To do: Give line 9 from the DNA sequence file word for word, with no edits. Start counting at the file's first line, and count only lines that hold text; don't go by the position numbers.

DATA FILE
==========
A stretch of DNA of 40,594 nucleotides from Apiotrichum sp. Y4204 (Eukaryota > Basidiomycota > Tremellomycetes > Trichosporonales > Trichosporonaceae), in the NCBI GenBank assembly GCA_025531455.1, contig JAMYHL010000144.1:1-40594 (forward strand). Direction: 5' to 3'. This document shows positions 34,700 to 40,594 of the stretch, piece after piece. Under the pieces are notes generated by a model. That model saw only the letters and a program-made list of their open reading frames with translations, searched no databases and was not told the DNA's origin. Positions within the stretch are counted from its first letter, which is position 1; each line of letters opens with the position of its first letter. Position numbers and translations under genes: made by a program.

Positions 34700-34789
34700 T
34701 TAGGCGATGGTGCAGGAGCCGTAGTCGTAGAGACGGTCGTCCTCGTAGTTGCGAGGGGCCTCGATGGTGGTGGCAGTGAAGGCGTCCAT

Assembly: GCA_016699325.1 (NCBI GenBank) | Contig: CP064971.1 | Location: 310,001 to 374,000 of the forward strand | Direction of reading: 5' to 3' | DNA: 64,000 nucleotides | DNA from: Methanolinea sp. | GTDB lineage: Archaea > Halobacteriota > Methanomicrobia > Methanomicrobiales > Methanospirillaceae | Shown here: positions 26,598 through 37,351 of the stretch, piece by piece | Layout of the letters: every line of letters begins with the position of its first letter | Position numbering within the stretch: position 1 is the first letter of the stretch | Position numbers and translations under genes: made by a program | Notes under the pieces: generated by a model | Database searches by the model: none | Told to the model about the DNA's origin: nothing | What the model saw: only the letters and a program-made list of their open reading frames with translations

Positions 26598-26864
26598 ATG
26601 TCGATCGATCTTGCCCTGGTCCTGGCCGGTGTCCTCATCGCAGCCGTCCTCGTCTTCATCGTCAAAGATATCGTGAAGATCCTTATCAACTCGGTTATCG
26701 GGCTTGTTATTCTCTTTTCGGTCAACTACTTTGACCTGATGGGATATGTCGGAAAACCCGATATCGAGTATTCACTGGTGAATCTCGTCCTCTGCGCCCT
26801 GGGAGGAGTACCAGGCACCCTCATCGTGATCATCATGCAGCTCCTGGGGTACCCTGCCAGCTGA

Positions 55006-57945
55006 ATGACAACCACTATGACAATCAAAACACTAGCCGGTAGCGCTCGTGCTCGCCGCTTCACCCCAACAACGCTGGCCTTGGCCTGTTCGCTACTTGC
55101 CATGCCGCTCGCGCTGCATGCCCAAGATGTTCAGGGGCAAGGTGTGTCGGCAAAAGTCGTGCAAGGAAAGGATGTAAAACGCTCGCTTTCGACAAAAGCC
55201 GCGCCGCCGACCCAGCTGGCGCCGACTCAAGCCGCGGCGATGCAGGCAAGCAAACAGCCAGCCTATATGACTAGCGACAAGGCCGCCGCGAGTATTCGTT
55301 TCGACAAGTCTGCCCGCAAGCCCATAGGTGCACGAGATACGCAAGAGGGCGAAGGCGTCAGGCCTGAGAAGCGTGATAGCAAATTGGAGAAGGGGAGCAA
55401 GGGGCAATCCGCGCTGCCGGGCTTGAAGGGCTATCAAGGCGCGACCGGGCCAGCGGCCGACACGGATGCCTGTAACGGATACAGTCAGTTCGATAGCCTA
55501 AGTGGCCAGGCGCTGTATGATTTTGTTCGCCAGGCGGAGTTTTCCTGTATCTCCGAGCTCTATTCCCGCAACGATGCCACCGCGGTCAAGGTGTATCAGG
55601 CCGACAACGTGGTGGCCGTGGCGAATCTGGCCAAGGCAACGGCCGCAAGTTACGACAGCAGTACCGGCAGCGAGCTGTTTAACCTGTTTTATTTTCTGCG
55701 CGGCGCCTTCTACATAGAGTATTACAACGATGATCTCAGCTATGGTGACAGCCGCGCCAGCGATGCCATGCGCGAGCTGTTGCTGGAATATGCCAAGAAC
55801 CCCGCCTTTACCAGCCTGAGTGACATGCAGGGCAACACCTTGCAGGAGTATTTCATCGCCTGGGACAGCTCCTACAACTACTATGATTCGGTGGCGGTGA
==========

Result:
26701 GGCTTGTTATTCTCTTTTCGGTCAACTACTTTGACCTGATGGGATATGTCGGAAAACCCGATATCGAGTATTCACTGGTGAATCTCGTCCTCTGCGCCCT